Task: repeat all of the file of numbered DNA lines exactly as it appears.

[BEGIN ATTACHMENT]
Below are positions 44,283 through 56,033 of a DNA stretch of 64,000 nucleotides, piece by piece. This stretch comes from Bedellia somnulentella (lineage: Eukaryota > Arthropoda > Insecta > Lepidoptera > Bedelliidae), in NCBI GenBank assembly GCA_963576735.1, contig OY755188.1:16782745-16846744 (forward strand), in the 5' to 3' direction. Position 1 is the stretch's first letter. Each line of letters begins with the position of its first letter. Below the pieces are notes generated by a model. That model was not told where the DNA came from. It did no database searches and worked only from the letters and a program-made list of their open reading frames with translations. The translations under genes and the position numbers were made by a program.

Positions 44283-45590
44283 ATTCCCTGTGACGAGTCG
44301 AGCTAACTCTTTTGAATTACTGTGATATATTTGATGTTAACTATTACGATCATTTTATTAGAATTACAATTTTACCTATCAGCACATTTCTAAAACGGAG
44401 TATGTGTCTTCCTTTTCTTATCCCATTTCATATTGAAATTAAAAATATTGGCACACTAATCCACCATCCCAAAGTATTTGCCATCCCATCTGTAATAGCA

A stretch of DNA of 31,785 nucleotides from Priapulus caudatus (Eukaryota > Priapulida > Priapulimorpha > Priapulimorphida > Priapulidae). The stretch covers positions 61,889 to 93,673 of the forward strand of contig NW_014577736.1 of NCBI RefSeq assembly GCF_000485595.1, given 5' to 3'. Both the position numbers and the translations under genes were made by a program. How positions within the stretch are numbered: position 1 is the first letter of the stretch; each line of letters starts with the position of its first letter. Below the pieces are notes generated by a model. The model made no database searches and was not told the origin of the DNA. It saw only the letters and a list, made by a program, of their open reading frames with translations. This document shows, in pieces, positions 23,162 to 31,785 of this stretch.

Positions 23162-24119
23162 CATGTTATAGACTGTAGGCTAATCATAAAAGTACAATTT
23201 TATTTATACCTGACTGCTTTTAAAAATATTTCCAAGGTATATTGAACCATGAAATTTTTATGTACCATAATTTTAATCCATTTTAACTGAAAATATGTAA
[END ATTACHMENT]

Below are positions 44,283 through 56,033 of a DNA stretch of 64,000 nucleotides, piece by piece. This stretch comes from Bedellia somnulentella (lineage: Eukaryota > Arthropoda > Insecta > Lepidoptera > Bedelliidae), in NCBI GenBank assembly GCA_963576735.1, contig OY755188.1:16782745-16846744 (forward strand), in the 5' to 3' direction. Position 1 is the stretch's first letter. Each line of letters begins with the position of its first letter. Below the pieces are notes generated by a model. That model was not told where the DNA came from. It did no database searches and worked only from the letters and a program-made list of their open reading frames with translations. The translations under genes and the position numbers were made by a program.

Positions 44283-45590
44283 ATTCCCTGTGACGAGTCG
44301 AGCTAACTCTTTTGAATTACTGTGATATATTTGATGTTAACTATTACGATCATTTTATTAGAATTACAATTTTACCTATCAGCACATTTCTAAAACGGAG
44401 TATGTGTCTTCCTTTTCTTATCCCATTTCATATTGAAATTAAAAATATTGGCACACTAATCCACCATCCCAAAGTATTTGCCATCCCATCTGTAATAGCA

A stretch of DNA of 31,785 nucleotides from Priapulus caudatus (Eukaryota > Priapulida > Priapulimorpha > Priapulimorphida > Priapulidae). The stretch covers positions 61,889 to 93,673 of the forward strand of contig NW_014577736.1 of NCBI RefSeq assembly GCF_000485595.1, given 5' to 3'. Both the position numbers and the translations under genes were made by a program. How positions within the stretch are numbered: position 1 is the first letter of the stretch; each line of letters starts with the position of its first letter. Below the pieces are notes generated by a model. The model made no database searches and was not told the origin of the DNA. It saw only the letters and a list, made by a program, of their open reading frames with translations. This document shows, in pieces, positions 23,162 to 31,785 of this stretch.

Positions 23162-24119
23162 CATGTTATAGACTGTAGGCTAATCATAAAAGTACAATTT
23201 TATTTATACCTGACTGCTTTTAAAAATATTTCCAAGGTATATTGAACCATGAAATTTTTATGTACCATAATTTTAATCCATTTTAACTGAAAATATGTAA